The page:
“On the big issues facing this Congress — repealing and replacing ObamaCare, cutting spending and helping the economy create jobs — there is zero daylight between our Members,” one Republican leadership aide said.

A former House Republican leadership aide also downplayed the prospect of a schism between Boehner and his right flank, saying criticism of leadership “is going to be natural part of who the tea partyers are” in Congress.

“There will be times when the House Republican leadership and the tea partyers will be naturally at odds, and that’s not necessarily a bad thing,” the former aide said.

Boehner is already giving a few nods to the tea party: On Thursday, the Constitution will be read aloud on the House floor, and Members will vote on a resolution that would reduce the operating budgets of House committees, leadership offices and individual Member offices by 5 percent. Republicans said the move would save taxpayers an estimated $35 million.

Majority Leader Eric Cantor (Va.) on Tuesday labeled the new GOP majority a “cut and grow” party, citing plans to bring up spending cuts and deficit-reduction measures each week Members are in session.

But also on the agenda is an assault on what Republicans view as “job-killing” Obama administration regulations.

Incoming Energy and Commerce Chairman Fred Upton (R-Mich.) plans to investigate the Environmental Protection Agency’s recent announcement to limit greenhouse gas emissions from power plants and other industrial sites, while Oversight and Government Reform Chairman Darrell Issa (R-Calif.) has said he wants to launch six major investigations during the first three months of the year, including inquiries into Fannie Mae and Freddie Mac’s role in the foreclosure crisis, recalls by the Food and Drug Administration, and the release of classified government cables by WikiLeaks.

Republicans appear unified now, but GOP aides and K Streeters acknowledged that the new majority will have a tougher time sticking together going forward, particularly once they begin the discussion over how to replace President Barack Obama’s health care law. House Republicans plan to vote next week on repealing it; Republicans campaigned on promises to “repeal and replace” the measure.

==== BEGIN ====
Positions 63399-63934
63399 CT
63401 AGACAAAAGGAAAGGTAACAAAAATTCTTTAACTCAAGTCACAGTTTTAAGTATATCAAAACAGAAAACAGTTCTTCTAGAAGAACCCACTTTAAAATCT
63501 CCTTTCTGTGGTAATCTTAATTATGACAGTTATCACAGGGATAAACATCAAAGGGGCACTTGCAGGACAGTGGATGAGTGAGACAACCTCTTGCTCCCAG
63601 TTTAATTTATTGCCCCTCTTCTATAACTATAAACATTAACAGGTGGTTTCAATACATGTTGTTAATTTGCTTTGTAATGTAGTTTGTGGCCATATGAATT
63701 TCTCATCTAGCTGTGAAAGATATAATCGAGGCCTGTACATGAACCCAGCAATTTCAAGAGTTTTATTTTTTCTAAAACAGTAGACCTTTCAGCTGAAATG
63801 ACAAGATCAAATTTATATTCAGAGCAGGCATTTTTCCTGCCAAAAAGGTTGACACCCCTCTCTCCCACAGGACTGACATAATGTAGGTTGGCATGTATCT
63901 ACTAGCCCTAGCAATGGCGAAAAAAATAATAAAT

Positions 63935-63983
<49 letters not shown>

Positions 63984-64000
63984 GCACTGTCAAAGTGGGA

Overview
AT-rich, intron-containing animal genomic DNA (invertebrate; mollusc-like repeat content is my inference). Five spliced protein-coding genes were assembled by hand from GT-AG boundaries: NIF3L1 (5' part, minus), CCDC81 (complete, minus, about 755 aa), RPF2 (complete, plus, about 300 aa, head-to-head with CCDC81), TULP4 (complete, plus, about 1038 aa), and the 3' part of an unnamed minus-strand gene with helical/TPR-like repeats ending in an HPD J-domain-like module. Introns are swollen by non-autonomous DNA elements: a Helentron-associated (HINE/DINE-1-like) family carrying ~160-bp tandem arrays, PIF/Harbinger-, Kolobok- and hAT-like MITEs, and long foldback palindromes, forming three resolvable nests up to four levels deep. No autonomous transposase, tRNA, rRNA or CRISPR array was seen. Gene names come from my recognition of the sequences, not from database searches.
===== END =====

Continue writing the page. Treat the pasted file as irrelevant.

Democrats are also working on a strategy for the 112th Congress: “If Republicans believe that they can implement a very much out-of-the-mainstream, right-wing agenda, they will quickly see that whatever initial support they have will erode,” the senior Democratic aide said. “This idea that it’s going to be our way or the highway is just not in keeping with what the public wants.”

Democrats huddled behind closed doors Tuesday afternoon to figure out how best to counter the GOP’s agenda, including the rules package and health care repeal. Democrats have described Republicans’ health care repeal efforts as political theater and have vowed to oppose it.

Pelosi said Tuesday that the repeal would “do severe, very serious violence to the national debt and deficit.”

One of Pelosi’s chief tasks as Minority Leader will be acting as a bulwark against Republican attempts to chip away at initiatives such as health care that she helped enact as Speaker. But Pelosi still says she has “no regrets.”

“I don’t really look back,” she said. “I look forward.”

Pelosi pledged that Republicans “will have a willing partner in solving problems for the American people,” but only when they “have positive solutions.”

Jessica Brady contributed to this report.